ICD-10 Diagnosis Code A54.3

Gonococcal infection of eye

Diagnosis Code A54.3

ICD-10: A54.3
Short Description: Gonococcal infection of eye
Long Description: Gonococcal infection of eye
This is the 2017 version of the ICD-10-CM diagnosis code A54.3

Code Classification
  • Certain infectious and parasitic diseases
    • Infections with a predominantly sexual mode of transmission (A50-A64)
      • Gonococcal infection (A54)

Information for Patients

Eye Infections

Your eyes can get infections from bacteria, fungi, or viruses. Eye infections can occur in different parts of the eye and can affect just one eye or both. Two common eye infections are

  • Conjunctivitis - also known as pinkeye. Conjunctivitis is often due to an infection. Children frequently get it, and it is very contagious.
  • Stye - a bump on the eyelid that happens when bacteria from your skin get into the hair follicle of an eyelash.

Symptoms of eye infections may include redness, itching, swelling, discharge, pain, or problems with vision. Treatment depends on the cause of the infection and may include compresses, eye drops, creams, or antibiotics.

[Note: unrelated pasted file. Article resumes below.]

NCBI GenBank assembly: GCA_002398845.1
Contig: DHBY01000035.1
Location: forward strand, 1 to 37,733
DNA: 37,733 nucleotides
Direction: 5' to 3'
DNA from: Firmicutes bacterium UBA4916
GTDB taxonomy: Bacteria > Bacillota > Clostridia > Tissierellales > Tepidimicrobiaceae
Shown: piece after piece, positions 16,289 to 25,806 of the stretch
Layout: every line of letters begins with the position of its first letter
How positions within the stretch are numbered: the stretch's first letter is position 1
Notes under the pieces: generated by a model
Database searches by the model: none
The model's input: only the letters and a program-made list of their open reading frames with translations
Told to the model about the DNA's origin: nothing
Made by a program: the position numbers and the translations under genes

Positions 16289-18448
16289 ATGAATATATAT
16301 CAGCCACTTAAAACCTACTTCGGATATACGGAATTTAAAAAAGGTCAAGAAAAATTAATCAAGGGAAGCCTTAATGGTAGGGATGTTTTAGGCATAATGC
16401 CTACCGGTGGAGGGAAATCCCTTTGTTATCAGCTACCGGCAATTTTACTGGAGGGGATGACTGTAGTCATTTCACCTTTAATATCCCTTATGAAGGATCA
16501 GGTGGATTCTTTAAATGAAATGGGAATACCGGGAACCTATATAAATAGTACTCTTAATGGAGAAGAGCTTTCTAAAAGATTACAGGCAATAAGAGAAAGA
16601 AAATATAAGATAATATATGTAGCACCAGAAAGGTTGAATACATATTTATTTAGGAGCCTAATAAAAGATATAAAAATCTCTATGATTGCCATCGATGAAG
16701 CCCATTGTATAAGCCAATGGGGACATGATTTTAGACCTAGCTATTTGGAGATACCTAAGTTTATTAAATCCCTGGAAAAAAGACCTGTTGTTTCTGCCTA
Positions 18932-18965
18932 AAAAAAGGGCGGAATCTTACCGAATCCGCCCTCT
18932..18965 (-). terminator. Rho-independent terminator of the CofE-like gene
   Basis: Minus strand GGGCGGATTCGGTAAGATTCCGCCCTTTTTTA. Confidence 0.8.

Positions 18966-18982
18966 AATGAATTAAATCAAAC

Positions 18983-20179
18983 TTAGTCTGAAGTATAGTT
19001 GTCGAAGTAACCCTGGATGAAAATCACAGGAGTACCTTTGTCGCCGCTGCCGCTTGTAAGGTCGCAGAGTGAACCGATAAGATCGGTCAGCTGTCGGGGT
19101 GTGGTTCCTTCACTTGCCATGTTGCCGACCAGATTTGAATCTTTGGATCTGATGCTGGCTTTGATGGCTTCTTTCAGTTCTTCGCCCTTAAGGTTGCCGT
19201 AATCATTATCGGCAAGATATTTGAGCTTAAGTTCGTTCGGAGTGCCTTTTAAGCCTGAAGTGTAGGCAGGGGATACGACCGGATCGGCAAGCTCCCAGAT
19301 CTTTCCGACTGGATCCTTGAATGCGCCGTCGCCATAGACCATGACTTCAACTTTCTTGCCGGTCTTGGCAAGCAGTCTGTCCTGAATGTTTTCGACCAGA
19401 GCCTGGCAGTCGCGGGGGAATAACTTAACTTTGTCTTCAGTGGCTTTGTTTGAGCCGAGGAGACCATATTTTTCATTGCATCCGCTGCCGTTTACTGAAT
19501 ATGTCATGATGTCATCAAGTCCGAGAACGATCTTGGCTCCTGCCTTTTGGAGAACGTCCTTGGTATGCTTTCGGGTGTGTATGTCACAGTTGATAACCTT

• Blepharitis
  • Corneal ulcers and infections
  • Cytomegalovirus retinitis
  • Dacryoadenitis
  • Endophthalmitis
  • Eye burning - itching and discharge
  • Eye redness
  • Meibomianitis
  • Orbital cellulitis
  • Parinaud oculoglandular syndrome
  • Periorbital cellulitis

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Also called: The clap

Gonorrhea is a sexually transmitted disease. It is most common in young adults. The bacteria that cause gonorrhea can infect the genital tract, mouth, or anus. You can get gonorrhea during vaginal, oral, or anal sex with an infected partner. A pregnant woman can pass it to her baby during childbirth.

Gonorrhea does not always cause symptoms. In men, gonorrhea can cause pain when urinating and discharge from the penis. If untreated, it can cause problems with the prostate and testicles.

In women, the early symptoms of gonorrhea often are mild. Later, it can cause bleeding between periods, pain when urinating, and increased discharge from the vagina. If untreated, it can lead to pelvic inflammatory disease, which causes problems with pregnancy and infertility.

Your health care provider will diagnose gonorrhea with lab tests. Treatment is with antibiotics. Treating gonorrhea is becoming more difficult because drug-resistant strains are increasing. Correct usage of latex condoms greatly reduces, but does not eliminate, the risk of catching or spreading gonorrhea.

NIH: National Institute of Allergy and Infectious Diseases

  • Condom Fact Sheet in Brief (Centers for Disease Control and Prevention)
  • Endocervical gram stain
  • Gonococcal arthritis
  • Gonorrhea (Centers for Disease Control and Prevention)
  • Gonorrhea
  • Rectal culture
  • Urethral discharge culture

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